Shawn descends from the heavens decked out in all white to angelic music, and Taker rises from Hell in his normal all black attire. Cool! Sadly, no druids with torches though. That kind of pissed me off being there live. We were seated on risers near the stage and were surrounded by a passionate group of women that we pro Shawn, and my ears took a beating during this match. Overall though, Taker had the edge as far as crowd support. This really showed have closed the show as this was the match the crowd was waiting to see. Dueling chants start early as Shawn fires off some chops. Michaels tries to stick and move, but get caught and powered back into the corner. He ends up on the middle rope and gives Taker a crotch chop before leaping over him. Shawn tries to fake a leg injury on the landing, but Taker's not buying it. He tosses Shawn all over the ring and sends him bouncing into the corner. He lifts Shawn with a military press slam and sends him crashing to the mat. That gets a two count as Shawn gets out before Taker can get a leg hooked. Taker heads up for Old School and it connects to a loud pop. He charges at Shawn in the corner, but Michaels moves. Taker got caught up in the ropes and appears to have injured a leg. Shawn smells blood and attacks the knee. It appears he wants a sharpshooter, but instead he opts for a figure four. JR and Lawler mention that Taker has lost every previous match with Shawn. Taker breaks the hold, so Shawn dropkicks the knee. Sweet! Taker starts punching his knee to get some feeling, and steamrolls Shawn in the corner. Snake eyes and a big boot follow as Taker starts signaling for the end. He looks for the chokeslam, but Shawn turns that into a crossface. He can't break the hold, but is able to roll Shawn into a pin attempt a few times. Taker battles to his feet and breaks the hold with a sidewalk slam that gets a two count. Taker no sells a boot to the chest, but misses a clothesline and Shawn hits the flying forearm. He kips up and drops Taker with an inverted atomic drop. He follows that with some chops and then another inverted atomic drop. Shawn heads up top and looks for the elbow, but Taker sits up and pulls Shawn down with a goozle. Shawn escapes and looks for Sweet Chin Music, but Taker drops to the mat. Shawn stays a step ahead and looks for the figure four again, but Taker counters to Hell's Gate. A desperate Shawn gets to the ropes before the hold can be applied. Nice sequence there. The action heads to the floor and Taker stalks Michaels around the ring. He preps Shawn on the apron and goes for the leg drop, but nobody's home. A baseball slide sends Taker away from the ringside and Shawn heads up top. He attempts a moonsault to the floor, but Taker just casually walks away as Shawn hits with a sickening thud. Damn! The ref checks on Shawn and Taker sets up in the ring. He tries for the Flying Dead Man, but Shawn pulls the cameraman in the way and Taker ends up landing head first on the floor. Damn, that shit was nasty. I like the call back to the 1st Hell in a Cell Match with the cameraman getting abused. The replays only confirm that Taker is lucky he didn't break his neck. Shawn pulls himself back into the ring and realizes the ref is down on the floor. He drags the ref back into the ring and pleads with him to start the ten count. Such a simple little spot, but the crowd loved every second of it and Shawn sold it perfectly. The anguish on his face was awesome as Taker made it back into the ring at 9. Shawn regroups and preps for Sweet Chin Music. Taker swats the foot away and hits a massive chokeslam for a hot near fall. Taker looks for the Tombstone, but Shawn slides off and tries for Sweet Chin Music again. This time Taker catches the foot and looks for another chokeslam. Shawn pushes off and finally hits Sweet Chin Music. He crawls for the pin, but Taker is out at two. Both men are down, but Shawn gets to his feet first and looks for the kill. Taker catches him with another goozle, and looks for the Last Ride. Shawn counters to a sunset flip, but Taker counters that and ends up getting quite possibly the greatest Last Ride I've ever seen from him. Somehow Shawn is out at two and the crowd is getting rabid at this point. Taker seems desperate now as he heads up top and tries to hit Shawn's flying elbow. That doesn't work out well though as Shawn rolls out of the way. Shawn charges and gets sent over the top rope, but he skins the cat. Sadly for him, Taker turns that into a Tombstone, and that looks to be all, but Shawn kicks out at two. Holy Hell! Everyone had that pegged as the finish and when Shawn kicked out I saw some poor guy spill a tray of beers because he couldn't believe what he saw. Good times! Taker goes right back to the Tombstone, but Shawn floats around and hits an ugly looking DDT. Shawn crawls to the corner and pulls himself to the top rope. He looks unbalance and basically falls off with the flying elbow. He crawls to the ropes again and uses them to pull himself to his feet. He tunes up the band again, and a sick looking Sweet Chin Music follows. Now Taker kicks out and Shawn's world is just crushed. The crowd starts and this is awesome chant, and I'm proud to say I took part in that chant. Both men start exchanging blows in the center of the ring, and the crowd cheers and Woos depending on who is landing the blow. Taker's tired of this shit and just casually boots Shawn in the head. Bad ass! Shawn gets whipped into the corner, but a charge misses. Shawn heads back up top and tries a moonsault, but Taker catches him in perfect position for the Tombstone and we have 17-0 at 30:41.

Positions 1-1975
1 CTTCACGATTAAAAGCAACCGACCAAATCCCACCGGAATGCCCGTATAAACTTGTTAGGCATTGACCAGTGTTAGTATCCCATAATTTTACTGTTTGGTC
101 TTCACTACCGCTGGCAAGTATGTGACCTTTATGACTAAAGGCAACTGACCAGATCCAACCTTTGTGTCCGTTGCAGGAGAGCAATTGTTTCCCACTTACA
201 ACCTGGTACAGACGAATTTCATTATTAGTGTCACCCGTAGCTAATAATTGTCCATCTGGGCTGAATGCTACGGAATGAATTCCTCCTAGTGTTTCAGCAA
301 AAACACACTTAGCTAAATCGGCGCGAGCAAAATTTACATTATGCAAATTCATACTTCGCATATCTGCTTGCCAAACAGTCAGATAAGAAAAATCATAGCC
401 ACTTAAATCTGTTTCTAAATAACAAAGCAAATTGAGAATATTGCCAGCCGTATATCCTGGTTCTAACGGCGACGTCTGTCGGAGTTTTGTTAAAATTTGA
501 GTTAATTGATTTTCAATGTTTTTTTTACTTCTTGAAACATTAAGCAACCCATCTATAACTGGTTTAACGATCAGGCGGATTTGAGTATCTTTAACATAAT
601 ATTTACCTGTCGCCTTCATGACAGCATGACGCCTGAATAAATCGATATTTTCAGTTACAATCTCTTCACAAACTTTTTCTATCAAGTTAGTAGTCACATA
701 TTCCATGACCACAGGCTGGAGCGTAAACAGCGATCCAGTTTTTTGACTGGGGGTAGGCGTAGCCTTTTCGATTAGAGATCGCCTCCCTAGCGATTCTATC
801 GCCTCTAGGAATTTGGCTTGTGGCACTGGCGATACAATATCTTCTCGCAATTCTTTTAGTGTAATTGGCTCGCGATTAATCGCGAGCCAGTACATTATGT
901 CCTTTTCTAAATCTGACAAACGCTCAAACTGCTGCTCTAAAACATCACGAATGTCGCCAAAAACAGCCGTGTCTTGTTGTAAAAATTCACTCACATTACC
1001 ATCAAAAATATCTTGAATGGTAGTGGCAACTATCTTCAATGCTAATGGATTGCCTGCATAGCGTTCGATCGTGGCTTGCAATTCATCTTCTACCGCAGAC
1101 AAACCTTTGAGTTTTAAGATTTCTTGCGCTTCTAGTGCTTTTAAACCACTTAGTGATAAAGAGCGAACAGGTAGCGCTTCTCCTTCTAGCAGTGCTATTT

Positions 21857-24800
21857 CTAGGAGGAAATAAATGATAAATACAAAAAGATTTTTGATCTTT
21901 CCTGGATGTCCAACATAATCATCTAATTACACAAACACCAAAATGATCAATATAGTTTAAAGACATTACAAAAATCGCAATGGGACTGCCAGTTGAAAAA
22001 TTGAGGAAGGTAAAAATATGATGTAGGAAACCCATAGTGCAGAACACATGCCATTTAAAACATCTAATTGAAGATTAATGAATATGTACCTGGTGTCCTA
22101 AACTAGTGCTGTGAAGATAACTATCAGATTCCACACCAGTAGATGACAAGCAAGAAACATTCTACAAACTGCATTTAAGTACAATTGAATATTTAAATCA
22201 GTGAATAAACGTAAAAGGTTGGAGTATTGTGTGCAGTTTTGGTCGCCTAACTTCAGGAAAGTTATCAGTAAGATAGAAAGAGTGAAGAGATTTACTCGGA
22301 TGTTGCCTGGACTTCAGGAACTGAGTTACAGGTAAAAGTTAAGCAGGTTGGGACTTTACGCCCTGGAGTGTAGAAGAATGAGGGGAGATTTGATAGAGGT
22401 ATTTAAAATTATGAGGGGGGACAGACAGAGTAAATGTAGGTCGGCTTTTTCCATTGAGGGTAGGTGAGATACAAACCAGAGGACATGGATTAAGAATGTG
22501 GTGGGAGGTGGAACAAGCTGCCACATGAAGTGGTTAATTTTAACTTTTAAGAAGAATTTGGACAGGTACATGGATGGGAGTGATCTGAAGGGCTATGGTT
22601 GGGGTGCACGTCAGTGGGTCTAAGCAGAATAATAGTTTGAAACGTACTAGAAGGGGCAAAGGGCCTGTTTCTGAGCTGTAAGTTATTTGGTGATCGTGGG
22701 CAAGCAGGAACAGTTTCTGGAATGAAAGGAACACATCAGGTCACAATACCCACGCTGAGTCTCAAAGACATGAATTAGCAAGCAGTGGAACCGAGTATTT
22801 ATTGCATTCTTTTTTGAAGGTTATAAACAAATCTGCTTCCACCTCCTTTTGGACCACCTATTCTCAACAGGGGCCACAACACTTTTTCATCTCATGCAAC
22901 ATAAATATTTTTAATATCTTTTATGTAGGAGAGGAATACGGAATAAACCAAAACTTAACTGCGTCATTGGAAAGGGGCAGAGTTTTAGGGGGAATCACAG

- By Robert Leighty Jr